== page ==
Continuing its ascension to benchmark status among the captive auto lenders, Nissan Motor Acceptance Corp. priced a retail auto-loan transaction last week at tighter levels than those of one of the Big-Three - it exceeded the levels of Ford's most recent transaction across the board - and priced in line with Chase Auto 2002-A, the tightest auto print of 2002.
Compared to its previous offering this year, spreads are seven to 14 basis points inside of the $1.36 billion 2002-A offering that priced Jan. 10, which at the time was one to three basis points behind Ford's 2002-A deal.
Demand was so strong for the Nissan transaction that the two- and three-year tranches of the deal were oversold before official price guidance was even released; and when guidance was released, they went subject in less than a half hour, sources familiar with the situation reported.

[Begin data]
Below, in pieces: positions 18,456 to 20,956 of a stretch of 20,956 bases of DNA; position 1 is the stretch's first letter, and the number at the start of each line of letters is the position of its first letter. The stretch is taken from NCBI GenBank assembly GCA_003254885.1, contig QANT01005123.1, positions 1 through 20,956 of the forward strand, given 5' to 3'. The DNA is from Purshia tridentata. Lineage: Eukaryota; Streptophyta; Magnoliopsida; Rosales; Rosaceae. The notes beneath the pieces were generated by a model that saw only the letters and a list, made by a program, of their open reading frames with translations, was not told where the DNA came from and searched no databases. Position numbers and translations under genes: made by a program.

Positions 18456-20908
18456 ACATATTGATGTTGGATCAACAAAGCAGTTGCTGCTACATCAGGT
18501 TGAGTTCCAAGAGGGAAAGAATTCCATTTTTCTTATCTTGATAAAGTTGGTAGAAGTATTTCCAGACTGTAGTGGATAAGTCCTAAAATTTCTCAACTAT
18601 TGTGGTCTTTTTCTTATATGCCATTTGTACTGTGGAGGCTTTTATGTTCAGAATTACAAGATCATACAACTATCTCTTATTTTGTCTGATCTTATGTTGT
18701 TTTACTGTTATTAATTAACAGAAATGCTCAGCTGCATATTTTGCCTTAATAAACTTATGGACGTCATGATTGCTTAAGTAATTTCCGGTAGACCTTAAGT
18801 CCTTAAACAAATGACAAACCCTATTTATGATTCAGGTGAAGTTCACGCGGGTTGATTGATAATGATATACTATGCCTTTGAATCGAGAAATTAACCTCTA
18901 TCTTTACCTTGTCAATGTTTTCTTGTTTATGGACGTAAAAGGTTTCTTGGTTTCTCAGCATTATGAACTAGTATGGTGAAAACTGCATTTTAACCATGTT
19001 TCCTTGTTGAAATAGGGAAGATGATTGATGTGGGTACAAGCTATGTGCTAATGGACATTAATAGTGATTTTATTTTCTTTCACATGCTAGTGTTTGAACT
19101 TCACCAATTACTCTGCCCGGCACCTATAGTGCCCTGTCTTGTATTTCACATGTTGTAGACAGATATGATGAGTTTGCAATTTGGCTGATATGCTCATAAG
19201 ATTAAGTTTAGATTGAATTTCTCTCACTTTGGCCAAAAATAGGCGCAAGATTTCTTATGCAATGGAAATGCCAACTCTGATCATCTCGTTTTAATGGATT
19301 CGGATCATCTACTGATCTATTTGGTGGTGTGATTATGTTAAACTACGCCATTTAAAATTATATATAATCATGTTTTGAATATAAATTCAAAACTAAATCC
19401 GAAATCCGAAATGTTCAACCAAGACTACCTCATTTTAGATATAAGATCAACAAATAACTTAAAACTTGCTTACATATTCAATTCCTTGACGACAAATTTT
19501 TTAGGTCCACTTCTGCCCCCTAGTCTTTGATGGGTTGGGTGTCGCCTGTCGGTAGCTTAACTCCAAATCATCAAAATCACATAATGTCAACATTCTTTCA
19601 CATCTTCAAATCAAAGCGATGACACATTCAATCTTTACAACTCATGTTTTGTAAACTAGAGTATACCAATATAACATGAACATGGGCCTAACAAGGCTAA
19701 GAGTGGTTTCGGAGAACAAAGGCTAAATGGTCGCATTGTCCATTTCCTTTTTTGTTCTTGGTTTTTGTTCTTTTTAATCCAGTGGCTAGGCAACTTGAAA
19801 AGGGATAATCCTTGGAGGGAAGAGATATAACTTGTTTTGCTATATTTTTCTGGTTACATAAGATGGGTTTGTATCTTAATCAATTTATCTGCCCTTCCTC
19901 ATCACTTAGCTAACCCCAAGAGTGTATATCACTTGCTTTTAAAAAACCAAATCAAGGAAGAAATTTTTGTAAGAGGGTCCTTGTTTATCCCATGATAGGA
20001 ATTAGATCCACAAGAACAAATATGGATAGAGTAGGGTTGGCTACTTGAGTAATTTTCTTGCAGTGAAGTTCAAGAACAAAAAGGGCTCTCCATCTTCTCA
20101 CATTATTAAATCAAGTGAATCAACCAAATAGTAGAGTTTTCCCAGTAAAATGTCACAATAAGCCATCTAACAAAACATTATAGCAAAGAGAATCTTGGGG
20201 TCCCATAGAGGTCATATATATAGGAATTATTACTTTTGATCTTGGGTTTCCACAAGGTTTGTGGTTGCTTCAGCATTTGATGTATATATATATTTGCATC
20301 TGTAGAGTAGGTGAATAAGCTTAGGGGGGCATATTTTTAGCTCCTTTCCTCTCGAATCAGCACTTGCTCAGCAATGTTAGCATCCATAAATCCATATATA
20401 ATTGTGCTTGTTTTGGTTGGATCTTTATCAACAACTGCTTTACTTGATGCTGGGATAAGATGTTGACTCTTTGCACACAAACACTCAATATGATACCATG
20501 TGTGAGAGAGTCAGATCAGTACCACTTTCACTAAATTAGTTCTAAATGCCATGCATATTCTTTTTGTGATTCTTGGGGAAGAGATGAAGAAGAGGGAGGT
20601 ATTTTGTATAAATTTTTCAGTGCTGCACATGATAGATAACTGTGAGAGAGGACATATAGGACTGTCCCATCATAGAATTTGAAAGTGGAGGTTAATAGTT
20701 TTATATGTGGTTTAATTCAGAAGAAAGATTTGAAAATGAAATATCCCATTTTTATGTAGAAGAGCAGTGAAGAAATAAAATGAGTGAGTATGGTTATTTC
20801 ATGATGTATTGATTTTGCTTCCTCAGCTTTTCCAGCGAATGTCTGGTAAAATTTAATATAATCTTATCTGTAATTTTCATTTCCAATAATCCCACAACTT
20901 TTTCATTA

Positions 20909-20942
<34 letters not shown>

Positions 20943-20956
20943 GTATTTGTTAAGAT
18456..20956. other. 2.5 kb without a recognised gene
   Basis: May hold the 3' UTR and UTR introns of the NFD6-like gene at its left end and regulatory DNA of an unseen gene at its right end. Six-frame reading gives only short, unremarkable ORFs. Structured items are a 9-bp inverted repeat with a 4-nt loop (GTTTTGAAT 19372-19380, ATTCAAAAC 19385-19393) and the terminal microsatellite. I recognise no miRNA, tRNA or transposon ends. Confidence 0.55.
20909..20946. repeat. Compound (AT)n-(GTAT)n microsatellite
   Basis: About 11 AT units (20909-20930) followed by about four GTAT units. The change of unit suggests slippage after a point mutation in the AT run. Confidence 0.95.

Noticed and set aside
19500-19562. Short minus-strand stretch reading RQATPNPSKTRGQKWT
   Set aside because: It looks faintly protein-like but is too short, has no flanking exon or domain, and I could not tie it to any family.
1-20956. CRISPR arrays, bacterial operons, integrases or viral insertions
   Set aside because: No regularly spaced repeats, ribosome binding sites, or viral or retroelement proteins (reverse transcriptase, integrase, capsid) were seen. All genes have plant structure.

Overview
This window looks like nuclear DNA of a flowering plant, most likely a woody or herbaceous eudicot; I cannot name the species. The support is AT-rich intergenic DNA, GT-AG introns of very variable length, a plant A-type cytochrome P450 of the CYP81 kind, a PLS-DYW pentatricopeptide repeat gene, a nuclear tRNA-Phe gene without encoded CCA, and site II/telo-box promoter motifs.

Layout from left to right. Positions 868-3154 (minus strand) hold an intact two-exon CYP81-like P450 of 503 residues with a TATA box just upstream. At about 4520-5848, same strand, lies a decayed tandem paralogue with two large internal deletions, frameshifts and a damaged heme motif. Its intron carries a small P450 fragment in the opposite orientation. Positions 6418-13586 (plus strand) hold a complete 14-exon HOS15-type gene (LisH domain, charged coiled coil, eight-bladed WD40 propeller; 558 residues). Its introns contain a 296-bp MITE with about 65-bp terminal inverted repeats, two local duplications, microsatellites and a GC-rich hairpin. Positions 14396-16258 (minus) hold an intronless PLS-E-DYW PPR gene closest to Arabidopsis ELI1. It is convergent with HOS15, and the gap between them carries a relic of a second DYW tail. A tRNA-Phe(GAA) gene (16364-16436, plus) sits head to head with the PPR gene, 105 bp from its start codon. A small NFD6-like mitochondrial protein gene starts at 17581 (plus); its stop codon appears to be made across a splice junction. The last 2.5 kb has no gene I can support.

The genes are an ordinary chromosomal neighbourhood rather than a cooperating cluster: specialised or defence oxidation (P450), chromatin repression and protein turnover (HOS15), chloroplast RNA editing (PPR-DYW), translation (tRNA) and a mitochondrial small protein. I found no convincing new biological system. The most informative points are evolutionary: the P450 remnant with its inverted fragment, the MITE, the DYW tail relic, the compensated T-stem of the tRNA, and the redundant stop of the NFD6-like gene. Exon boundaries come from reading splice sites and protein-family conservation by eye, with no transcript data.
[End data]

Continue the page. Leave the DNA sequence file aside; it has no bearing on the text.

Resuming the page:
Driving demand was the fact that Nissan recently had its senior unsecured debt ratings raised to investment-grade status by Moody's Investors Service with Standard & Poor's expected to follow suit. This would complete a three-year turnaround for the issuer, who was in full crisis mode in 1998.
The recent rating status was a big selling point during a roadshow the issuer took when it met investors in late March. Currently, Nissan is rated Baa3' by Moody's with a stable outlook and BB+' by S&P, on watch for a possible upgrade.
Analsysts also said that the loss rates which Nissan's recent deals have seen out on the curve have boosted demand. In a March 22 research report, Morgan Stanley points out that, when looking past 18 months of seasoning, losses are better than those of Ford and DaimlerChrysler and approaching those of Honda and Toyota.
Morgan Stanley also notes that the company has corrected the faults of lower loan underwriting standards from the late 1990s, and the fact that Nissan has become a programmatic ABS issuer has improved the credit performance of its loans to a level on par with any of its peers. "With both credit performance and liquidity on par with those of other leading issuers, we believe that the spread concession for Nissan auto loan ABS is no longer warranted," Morgan researcher Susan Berliner writes.